Beth Tweddle must compete at London 2012
It didn't take long.
At the press conference staged to hail the best floor gymnast in the world, Beth Tweddle showed that when it comes to the age-old question about London 2012, her forward defensive is pretty handy too.
"Three years is a long time away, we'll have to take one step at a time and see if I'm there," she told the assembled reporters.
I don't buy a word of that. The only thought going through her head right now must be how it felt, lifting that gold medal in front of thousands of her own fans, in her own capital city.
Tweddle may be 24 - all but pensionable in gymnastics terms - but she can win at the London Olympics, and one little chink in the armour emerged after Sunday's drama which shows she wants it badly enough to push on.
Speaking after her monumental, gold medal-winning routine on the floor, she was discussing something completely different - the provision of gymnastics facilities in the UK - when she threw in a telling aside.
"There are a lot of kids out there who want to do gymnastics," she said. "We just need more facilities because somewhere out there are the stars of 2016 and beyond.
"But they can't have 2012, because that's my spot."
Tacked innocuously on the end of her answer, a moment of lucidity which cuts through all that stuff and nonsense about wait-and-see.
Of course, she's right to say those things. Very sensible. Very reasonable. But inside her mind will be the dream of playing out Sunday's events one more time, in an Olympic setting.
"Beth's an old lady in gymnastics terms - she describes herself as an OAP," her mother, Ann, told me. "But she's enjoying it so much, and while the body is still going strong, she might as well carry on.
"She's driven, and she wants to do this, so she'll carry on for as long as she wants to. I hope she makes it to 2012."
Tweddle celebrates after her victory - will similar scenes be repeated in three years time?
But if anybody is going to give me an objective verdict on Tweddle's future, it is Colin Still.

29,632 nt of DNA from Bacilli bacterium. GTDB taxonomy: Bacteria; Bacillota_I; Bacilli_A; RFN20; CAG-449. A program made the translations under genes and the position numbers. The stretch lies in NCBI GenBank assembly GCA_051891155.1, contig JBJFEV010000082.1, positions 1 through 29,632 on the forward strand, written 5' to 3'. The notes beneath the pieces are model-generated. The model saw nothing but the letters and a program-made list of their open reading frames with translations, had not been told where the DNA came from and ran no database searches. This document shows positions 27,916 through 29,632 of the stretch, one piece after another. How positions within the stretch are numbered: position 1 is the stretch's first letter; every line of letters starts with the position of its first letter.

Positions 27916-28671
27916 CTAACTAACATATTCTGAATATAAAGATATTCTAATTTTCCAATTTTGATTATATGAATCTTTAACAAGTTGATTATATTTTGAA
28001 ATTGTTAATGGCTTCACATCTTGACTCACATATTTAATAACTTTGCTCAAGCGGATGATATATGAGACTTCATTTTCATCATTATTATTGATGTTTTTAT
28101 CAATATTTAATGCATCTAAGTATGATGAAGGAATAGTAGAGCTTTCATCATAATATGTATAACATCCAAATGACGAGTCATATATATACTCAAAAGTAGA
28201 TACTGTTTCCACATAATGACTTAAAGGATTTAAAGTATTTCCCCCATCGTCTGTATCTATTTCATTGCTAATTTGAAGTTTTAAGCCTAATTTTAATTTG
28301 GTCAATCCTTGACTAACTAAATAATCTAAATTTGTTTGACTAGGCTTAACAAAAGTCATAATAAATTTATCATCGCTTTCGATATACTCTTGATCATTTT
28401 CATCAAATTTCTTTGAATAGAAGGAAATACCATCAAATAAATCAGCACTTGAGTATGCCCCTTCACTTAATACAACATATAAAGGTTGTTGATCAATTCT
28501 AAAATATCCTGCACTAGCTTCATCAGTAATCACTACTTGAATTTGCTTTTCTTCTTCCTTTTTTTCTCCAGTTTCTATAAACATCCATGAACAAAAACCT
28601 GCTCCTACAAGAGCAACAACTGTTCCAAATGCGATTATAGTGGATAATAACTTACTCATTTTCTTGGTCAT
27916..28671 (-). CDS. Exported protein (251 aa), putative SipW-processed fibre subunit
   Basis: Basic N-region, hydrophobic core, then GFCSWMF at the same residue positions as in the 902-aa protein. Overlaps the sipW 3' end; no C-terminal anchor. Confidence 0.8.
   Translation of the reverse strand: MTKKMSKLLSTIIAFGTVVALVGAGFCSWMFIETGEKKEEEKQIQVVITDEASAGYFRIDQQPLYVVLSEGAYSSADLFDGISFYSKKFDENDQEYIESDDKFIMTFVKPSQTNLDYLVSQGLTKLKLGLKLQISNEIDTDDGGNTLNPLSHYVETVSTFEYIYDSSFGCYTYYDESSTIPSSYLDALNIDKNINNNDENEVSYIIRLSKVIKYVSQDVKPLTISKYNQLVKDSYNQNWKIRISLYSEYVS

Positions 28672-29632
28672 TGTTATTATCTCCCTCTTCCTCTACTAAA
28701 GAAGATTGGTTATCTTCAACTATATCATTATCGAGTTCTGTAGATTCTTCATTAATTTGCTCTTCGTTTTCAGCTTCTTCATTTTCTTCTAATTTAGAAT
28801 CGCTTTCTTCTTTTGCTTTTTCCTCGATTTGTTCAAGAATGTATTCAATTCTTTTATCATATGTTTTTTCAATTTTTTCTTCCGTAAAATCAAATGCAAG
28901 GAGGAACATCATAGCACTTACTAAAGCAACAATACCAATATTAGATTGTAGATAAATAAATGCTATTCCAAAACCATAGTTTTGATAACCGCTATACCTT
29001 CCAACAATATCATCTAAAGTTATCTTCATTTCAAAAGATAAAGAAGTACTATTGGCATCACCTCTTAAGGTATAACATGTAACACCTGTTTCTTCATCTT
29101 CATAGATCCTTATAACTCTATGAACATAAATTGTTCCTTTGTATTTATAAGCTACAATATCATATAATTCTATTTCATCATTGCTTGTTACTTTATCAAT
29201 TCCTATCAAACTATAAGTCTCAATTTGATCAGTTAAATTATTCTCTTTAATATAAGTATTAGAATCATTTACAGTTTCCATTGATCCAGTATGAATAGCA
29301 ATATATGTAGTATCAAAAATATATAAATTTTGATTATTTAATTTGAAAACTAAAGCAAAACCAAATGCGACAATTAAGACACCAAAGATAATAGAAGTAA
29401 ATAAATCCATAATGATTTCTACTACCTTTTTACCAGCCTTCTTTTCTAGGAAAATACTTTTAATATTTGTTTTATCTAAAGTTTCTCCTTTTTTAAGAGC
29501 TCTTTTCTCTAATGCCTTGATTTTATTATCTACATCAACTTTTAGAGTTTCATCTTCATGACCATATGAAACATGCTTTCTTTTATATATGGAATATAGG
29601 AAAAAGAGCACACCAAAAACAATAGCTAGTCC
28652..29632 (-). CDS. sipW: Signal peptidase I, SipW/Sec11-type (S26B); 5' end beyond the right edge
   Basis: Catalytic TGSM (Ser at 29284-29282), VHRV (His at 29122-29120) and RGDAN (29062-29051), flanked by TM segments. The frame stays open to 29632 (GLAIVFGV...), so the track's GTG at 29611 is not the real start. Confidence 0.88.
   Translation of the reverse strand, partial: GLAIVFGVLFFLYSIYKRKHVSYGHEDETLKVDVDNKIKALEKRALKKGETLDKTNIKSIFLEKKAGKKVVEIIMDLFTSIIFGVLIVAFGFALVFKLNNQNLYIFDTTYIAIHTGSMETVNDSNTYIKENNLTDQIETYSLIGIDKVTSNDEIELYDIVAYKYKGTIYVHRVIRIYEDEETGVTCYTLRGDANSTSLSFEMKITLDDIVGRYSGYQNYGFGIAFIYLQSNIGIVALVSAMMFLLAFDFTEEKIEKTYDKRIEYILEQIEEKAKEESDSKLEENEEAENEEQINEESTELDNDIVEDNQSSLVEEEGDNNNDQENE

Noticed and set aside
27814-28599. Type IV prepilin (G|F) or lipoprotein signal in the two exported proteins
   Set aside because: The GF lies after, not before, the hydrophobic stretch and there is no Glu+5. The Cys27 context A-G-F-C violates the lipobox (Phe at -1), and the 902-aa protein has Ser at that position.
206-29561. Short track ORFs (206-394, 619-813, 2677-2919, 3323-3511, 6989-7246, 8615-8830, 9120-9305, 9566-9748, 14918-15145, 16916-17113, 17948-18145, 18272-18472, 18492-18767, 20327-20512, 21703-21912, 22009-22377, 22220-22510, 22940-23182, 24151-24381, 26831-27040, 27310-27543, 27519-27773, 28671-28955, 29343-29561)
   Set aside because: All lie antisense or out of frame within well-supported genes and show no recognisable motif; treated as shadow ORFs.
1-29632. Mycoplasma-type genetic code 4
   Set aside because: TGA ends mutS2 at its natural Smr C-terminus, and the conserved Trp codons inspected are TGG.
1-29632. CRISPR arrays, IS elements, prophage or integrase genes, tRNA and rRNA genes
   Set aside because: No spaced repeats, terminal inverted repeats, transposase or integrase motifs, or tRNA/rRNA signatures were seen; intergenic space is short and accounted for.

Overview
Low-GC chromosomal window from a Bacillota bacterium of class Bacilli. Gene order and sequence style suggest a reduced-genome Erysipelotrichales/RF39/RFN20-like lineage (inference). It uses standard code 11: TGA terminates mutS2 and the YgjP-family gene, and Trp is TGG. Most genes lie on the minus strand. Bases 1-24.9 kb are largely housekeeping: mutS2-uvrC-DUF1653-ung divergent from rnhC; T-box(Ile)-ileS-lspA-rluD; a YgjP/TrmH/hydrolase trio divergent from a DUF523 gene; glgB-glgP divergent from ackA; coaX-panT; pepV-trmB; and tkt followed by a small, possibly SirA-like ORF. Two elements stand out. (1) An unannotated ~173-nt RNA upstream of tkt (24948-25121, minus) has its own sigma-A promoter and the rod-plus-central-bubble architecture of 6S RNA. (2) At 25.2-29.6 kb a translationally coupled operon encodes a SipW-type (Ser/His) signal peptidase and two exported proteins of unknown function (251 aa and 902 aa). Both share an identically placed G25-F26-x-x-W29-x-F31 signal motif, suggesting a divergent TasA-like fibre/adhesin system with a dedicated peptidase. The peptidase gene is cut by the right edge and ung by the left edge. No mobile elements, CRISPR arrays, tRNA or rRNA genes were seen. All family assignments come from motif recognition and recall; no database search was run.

Still, the coach of the British women's team, has enjoyed the luxury of watching from the stands as his charges work with their individual coaches, since there has been no team competition at this year's Worlds.
He has been doing his job for long enough to be surprised by few things, but Tweddle's longevity is one of them.
"She could go to 26 or 27 and reach 2012, no problem," Still confidently asserted when we spoke. "But that's unusual. Most female gymnasts retire at 22, maximum.
"Nobody in Great Britain has gone on as long as Beth before, and it's unlikely many will in the future because the sport is so demanding."
Still believes a decision facing Tweddle in 12 months' time will prove the ultimate Beth barometer.
"Once she makes that decision, if she goes for the Commonwealth Games, then her realistic chance of 2012 starts to disappear.
"But at this point in time I think she's on track for the Worlds, and therefore 2012."
For almost a decade, Tweddle's name has been associated with the pinnacle of gymnastics in Britain, an association she reinforced in style on Sunday, just as it was looking like Daniel Keatings might syphon off precious column inches.
But Tweddle's role at 2012 doesn't have to be the burdensome one of shouldering the British team's medal hopes, as it has been at Olympic Games past.
Louis Smith proved as much last year, Keatings has shown his potential, and Still has earmarked at least three young women he believes can inherit Tweddle's starring role.
"Becky Downie is British champion and she thinks she's going to be the next one to lead the country - maybe into 2012," said Still.
"But there's Hannah Whelan, sitting in Liverpool and coached by Amanda Kirby, who coaches Beth, and she's in the wings waiting to go.
"At the moment, the public haven't heard of these gymnasts, but they're waiting for the 2010 World Championships to launch their careers and they should be there in London."
Whelan, 17, was in the O2 Arena on Sunday to watch her friend and training partner become a world champion. When I asked her about Tweddle and 2012, she dutifully trotted out the "Beth's taking it year by year" line, then demonstrated the phenomenon is contagious.
"I hope to be at 2012. It would be great if I could get there and have the chance to do it again," she said, alluding to her appearance in the British team at Beijing 2008 - not one many outside gymnastics would be able to recall.
"I'm not really thinking about it too much right now," she added. "My coaches already know it's what I want and we're taking it step by step."
It must be a gymnastics thing. It's impossible to play a long game when the nature of the sport demands you put your body through twists, turns, flips and falls that strain every fibre.
But, riding the wave of optimism Britain's gymnasts amplified at the Worlds this week, a 2012 line-up with Tweddle, Smith, Keatings and Downie alongside a host of the next generation's brightest sparks is irresistible.
It has to happen, doesn't it? Go on, Beth.